June 30, 2017
Introduction by Les Conklin
Those of us who were in north Scottsdale during early July in 1995 will never forget the Rio Fire. Ten years after the fire, Peak contributor Bob Mason submitted one of the best articles that I’ve every read about the fire. As we enter the heart of fire season, this seems like a good time to re-publish Bob’s article and include updated photographs. We are also publishing as a separate article photographs from the 1995 Peak article about the fire. You will find a link at the bottom of this piece.
The park is still recovering. In 2013, 22 years after the fire, I contacted the park for an update on the park’s recovery. According park supervisor Rand Hubbell, the ground cover and brush at the park have made a full recovery and this spring’s wildflower bloom was spectacular. Most of the larger species, including palo verde, mesquite, and jojoba have made a strong recovery throughout the park. The height of the new vegetation that is growing in burned areas, where vegetation was devastated, is only about four feet less than in areas that were not damaged by the fire. Wildlife populations are almost fully recovered. Unfortunately, experts say that it will take 80 to 100 years for the saguaro populations to recover in the burned portions of the park. Editor
Note. Thanks to Bob Mason for contributing this important article. I’ve read it several times over the years; it’s always interesting and an important reminder of the importance of fire safety, fire fighters, and our neighbors. Also, see the photographs from the September issue of A Peek at the Peak at the bottom of this article. Editor.
The Rio Fire: Ten Years Later
From A Peek at the Peak, July 2005 Issue
By Bob Mason
On the late afternoon of July 7th, 1995, a “dry” thunderstorm hit the Pinnacle Peak area. One of the lightning strikes hit the desert close to the 128th street alignment and about a mile north of Rio Verde Drive. The strike quickly ignited the dry grass. Captain John Heinz of the Rio Verde Fire District remembers the date vividly. Heinz was then an employee of Rural Metro at the Rio Verde Fire Station and helped with some of the details for this story.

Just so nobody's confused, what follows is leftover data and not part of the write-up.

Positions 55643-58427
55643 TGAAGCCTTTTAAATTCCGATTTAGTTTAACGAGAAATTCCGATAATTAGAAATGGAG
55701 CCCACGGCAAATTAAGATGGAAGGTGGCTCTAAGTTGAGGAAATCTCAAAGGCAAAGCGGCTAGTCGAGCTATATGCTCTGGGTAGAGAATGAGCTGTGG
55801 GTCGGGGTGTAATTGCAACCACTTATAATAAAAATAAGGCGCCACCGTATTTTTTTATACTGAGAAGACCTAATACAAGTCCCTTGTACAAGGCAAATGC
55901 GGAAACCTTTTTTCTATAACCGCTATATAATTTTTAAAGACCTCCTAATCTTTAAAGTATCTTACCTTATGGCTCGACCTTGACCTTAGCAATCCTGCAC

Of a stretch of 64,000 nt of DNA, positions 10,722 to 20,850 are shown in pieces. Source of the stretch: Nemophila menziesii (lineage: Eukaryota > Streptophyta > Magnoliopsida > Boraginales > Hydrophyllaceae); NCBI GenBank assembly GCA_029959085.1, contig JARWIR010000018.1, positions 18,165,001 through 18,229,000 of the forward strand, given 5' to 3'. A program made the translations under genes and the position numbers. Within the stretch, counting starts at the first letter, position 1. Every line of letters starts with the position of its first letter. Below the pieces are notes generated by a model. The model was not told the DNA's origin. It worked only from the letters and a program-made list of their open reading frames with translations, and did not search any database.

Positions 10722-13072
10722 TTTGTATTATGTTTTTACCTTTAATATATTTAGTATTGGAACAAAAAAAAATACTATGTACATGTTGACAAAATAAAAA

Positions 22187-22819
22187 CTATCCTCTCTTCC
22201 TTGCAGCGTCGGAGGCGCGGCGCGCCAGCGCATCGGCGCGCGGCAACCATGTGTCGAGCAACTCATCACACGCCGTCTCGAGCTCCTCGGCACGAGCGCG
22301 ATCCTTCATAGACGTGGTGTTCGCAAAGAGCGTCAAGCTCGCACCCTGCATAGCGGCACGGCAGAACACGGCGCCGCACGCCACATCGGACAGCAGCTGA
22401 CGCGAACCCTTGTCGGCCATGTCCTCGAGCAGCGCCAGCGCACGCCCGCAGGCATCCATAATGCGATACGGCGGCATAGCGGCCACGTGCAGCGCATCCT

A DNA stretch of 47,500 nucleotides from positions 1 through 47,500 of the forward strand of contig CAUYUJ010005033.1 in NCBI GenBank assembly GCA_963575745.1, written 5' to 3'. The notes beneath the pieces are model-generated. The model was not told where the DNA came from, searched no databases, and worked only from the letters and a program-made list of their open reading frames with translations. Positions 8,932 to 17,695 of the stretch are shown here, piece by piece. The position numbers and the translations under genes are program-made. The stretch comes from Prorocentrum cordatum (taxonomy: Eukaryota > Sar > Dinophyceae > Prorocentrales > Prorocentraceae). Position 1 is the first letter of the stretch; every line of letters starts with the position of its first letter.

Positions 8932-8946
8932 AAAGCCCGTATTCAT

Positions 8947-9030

Much like our weather of last winter, above-normal rains caused a heavy growth of red brome grass and foxtail in our desert. As usual, the rains stopped by late March. No cattle had grazed this area for several years, and the tall, dry grass covered the desert surface like a blanket of kindling.
A brisk north wind spread the fire rapidly. Rural Metro units from Pinnacle Peak and Rio Verde were the first ones on the scene. The blaze was already near Rio Verde Drive, and flames were involving the numerous yucca plants and palo verde trees. Before a significant number of fire trucks could arrive, winds had caused the blaze to jump Rio Verde Drive and spread rapidly. Within an hour, one air tanker was on site dumping fire-retardant.
Firefighters had to concentrate their attention to protecting homes south of Rio Verde Drive and east of 128th Street. The blaze was also moving southwest toward the eastern side of Troon Village. A general call for help was issued for metropolitan fire units. During the night, heroic efforts saved all the existing homes in this area.
The Governor of Arizona visited the scene the first night and declared it to be a “campaign fire,” which means that it was significant enough to call for both state and federal assistance. The Federal Emergency Management Agency (FEMA) swung into action, and resources poured in from multiple sources.
Rio Verde Drive was blocked to all public traffic and was used as a staging area for the many vehicles that were converging on the scene before daylight of the second day. Steady winds fanned the blaze downhill on the south side of the road. Some observers felt that the fire was intense enough to create its own weather system and winds. Smoke was visible for many miles. Flames were estimated as high as 40 feet at times as ironwood and palo verde trees seemed to explode as they were reached by the leading edge of the blaze.
The road from the Verde communities to Fountain Hills was also blocked and used as a staging area. Some families along Rio Verde Drive were asked to leave their homes. They were housed and fed by the Rio Verde Country Club at no cost to them. The village of Rio Verde offered its Community Center as a housing area for firefighters; as many as 70 at one time rested, showered, ate, and slept there for five nights. A similar command center was established at Cactus Shadows High School near Carefree. Helicopters filled their 1000-gallon buckets at the nearby lakes on the golf courses at Rio Verde and Tonto Verde.